lunes, 6 de mayo de 2013

Nano robotics team is pioneering new medical technology - Faculty of Engineering - University of Alberta

Nano robotics team is pioneering new medical technology - Faculty of Engineering - University of Alberta

Nano robotics team is pioneering new medical technology

The U of A Nanorobotics Team: L-R Remko van den Hurk, Yang Gao, Adam Gulyas, Abhishek Nage, Yan Duan, Walid Bin Khaled and Woody Wang. 
Edmonton—A team of engineering students is putting a twist on robotics, developing a nano-scale robotics system that could lead to new medical therapies.
The U of A Nanorobotics Team is heading to the International Mobile Micro/nanorobotics Competition in Karlsruhe, Germany, to put their nanobot system up against student teams from around the world as part of the ICRA Robot Challenges at the IEEE International Conference on Robotics and Automation.
In less than a year, the U of A team has assembled a working system that manipulates nano-scale ‘robots’. The team uses magnets to manipulate a droplet filled with iron oxide nanoparticles. Barely visible to the naked eye, the droplet measures 400-500 micrometres (one micrometer = 1/1,000 of a metre).
Using a joystick, team members control the robot, making it travel along a specific route, navigate an obstacle course or to push micro-sized objects from one point to another.
The challenge is simple in concept but highly technical and challenging to execute: the team first injects a water droplet with iron oxide nanoparticles into into oil. The droplet holds its shape because it is encased in a surfactant—a soap-like formula that repels water on one side and attracts water on the other.
“It’s like a capsule,” said team member Yang Gao, who is working on her master’s degree in chemical engineering. “It’s a vehicle for the nanoparticles.”
The iron-filled droplet is placed in a playing ‘field’ measuring 2 x 3 millimetres. The team uses four magnets mounted each side of the rectangular field to move the droplet in a figure-8, manoeuvring it through four gates built into the field.
“We use the magnets to pull the droplet,” explains electrical engineering PhD student Remko van den Hurk.
In a second challenge, the team will be required to use the droplet as a bulldozer of sorts, to arrange micro-scale objects that measure 200 x 300 micrometres into a particular order on an even smaller playing field.
The competition is a fun way of demonstrating technological advances but moving nano-sized droplets has some serious potential applications.
“Part of the concept is the possibility of using this inside the human body,” said van den Hurk.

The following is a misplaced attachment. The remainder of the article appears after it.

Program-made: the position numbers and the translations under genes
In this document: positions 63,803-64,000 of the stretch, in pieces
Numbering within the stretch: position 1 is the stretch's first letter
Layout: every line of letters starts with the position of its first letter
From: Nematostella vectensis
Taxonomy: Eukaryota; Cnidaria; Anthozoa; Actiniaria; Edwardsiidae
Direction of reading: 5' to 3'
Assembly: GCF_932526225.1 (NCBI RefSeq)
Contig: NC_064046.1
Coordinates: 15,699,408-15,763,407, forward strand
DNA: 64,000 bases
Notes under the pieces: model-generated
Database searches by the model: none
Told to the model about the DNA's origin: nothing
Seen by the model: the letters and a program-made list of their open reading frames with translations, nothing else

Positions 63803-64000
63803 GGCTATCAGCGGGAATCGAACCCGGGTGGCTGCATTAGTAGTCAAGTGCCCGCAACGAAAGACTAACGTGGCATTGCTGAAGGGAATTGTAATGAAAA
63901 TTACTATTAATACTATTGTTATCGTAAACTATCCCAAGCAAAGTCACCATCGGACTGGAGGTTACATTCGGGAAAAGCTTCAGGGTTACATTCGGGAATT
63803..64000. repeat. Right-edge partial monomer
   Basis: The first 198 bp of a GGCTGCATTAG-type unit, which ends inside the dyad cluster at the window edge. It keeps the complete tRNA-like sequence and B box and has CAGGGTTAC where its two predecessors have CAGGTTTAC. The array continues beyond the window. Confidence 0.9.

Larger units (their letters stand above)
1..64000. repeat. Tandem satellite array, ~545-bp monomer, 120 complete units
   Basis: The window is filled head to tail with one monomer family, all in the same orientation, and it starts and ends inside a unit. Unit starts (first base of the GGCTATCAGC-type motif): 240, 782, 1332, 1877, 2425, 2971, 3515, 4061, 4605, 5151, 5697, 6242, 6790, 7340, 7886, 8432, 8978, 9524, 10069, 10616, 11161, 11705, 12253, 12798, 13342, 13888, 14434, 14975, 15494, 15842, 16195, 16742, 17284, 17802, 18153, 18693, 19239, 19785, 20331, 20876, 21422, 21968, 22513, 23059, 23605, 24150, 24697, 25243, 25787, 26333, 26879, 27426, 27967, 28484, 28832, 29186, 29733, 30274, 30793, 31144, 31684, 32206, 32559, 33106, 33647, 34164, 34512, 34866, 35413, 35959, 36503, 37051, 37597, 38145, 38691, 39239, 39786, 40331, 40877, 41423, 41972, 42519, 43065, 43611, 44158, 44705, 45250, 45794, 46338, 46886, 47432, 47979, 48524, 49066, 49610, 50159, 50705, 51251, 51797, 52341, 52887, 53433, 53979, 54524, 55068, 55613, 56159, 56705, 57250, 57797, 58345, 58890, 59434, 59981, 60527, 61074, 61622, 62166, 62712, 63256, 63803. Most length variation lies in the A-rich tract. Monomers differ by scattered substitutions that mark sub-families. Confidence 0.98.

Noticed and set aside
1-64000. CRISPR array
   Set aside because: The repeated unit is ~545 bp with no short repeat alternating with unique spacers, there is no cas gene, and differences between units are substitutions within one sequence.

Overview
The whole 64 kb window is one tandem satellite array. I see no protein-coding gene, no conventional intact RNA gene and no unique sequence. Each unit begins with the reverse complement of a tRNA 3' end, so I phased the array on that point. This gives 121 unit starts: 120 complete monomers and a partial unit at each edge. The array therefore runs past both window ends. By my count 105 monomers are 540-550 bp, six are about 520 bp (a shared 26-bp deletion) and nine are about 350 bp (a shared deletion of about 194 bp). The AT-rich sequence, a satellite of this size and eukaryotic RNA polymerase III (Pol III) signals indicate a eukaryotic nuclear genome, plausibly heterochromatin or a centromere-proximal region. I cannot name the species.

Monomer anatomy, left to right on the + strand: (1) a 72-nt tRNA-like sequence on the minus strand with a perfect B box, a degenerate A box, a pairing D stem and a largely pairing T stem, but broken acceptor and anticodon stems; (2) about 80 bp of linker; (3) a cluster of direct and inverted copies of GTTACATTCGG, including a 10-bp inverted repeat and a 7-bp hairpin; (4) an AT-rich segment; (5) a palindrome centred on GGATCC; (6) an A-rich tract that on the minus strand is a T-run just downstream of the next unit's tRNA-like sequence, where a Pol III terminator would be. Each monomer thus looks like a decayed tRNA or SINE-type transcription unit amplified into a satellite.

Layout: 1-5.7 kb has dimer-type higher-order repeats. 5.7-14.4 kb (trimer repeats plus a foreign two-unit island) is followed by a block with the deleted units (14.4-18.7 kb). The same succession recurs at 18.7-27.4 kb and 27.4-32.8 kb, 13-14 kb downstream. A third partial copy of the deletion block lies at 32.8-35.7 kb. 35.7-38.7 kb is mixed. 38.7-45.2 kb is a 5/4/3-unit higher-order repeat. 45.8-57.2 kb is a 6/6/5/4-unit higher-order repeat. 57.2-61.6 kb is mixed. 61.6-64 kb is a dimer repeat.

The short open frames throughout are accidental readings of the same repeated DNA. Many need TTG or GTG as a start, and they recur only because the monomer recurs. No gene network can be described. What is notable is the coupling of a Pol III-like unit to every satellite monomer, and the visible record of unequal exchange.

“It could be used as a targeted drug-delivery system,” said Gao.
Some cancer therapies use certain metals that are positioned near a tumour then irradiated, causing damage to cancerous cells nearby, van den Hurk says. “But using a nano robot is another option.”
Students on the team are grateful to have leading-edge equipment and expert advice available to them at the U of A’s nano-fab lab, based in the Faculty of Engineering.
The U of A nanoFAB is an open access 10,000 sq. ft. class 10 cleanroom, providing access to a suite of micromachining and nanofabrication tools valued at over $25 million. The nanoFAB provides a unique research environment for people to work on the development of new devices, such as sensors and micro-electromechanical systems (MEMS), that are typically smaller than the width of a human hair. Through the use of the unique capabilities offered in the nanoFAB, the nano Robotics group has been able to develop the playing surface required for the competition.
And they each say the experience is enhancing their education. Undergraduate materials engineering student Abishek Nage, who just completed his final exams and graduates this spring, says the experience has added an extra dimension to his degree.
“I’m really passionate about nanorobotics and working at the micro level,” he said. While he could have been studying for finals while working on the team’s project, Nage says working on nanorobotics “is pretty much like studying” anyways.
“I learned more by being here,” he said. “I put a tangible form to what I learned in the courses I took It helped me a lot.”

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